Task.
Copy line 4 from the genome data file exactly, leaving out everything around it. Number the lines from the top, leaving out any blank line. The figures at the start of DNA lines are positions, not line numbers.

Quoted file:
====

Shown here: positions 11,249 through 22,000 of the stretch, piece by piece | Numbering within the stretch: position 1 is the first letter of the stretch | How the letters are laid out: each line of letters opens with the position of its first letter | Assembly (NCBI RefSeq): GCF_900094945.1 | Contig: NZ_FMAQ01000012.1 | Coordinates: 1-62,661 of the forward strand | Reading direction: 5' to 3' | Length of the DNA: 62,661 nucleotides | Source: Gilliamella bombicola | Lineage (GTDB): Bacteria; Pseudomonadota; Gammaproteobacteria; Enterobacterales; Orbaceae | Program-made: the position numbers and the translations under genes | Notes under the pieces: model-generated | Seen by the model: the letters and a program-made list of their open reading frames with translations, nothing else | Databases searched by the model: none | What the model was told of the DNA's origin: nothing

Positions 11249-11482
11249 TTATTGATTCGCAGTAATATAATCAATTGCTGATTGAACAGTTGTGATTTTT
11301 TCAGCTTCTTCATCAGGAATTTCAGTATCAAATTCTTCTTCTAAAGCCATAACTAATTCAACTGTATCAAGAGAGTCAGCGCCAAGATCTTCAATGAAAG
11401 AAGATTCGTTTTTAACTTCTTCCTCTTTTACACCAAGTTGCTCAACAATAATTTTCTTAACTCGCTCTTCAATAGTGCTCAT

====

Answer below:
11301 TCAGCTTCTTCATCAGGAATTTCAGTATCAAATTCTTCTTCTAAAGCCATAACTAATTCAACTGTATCAAGAGAGTCAGCGCCAAGATCTTCAATGAAAG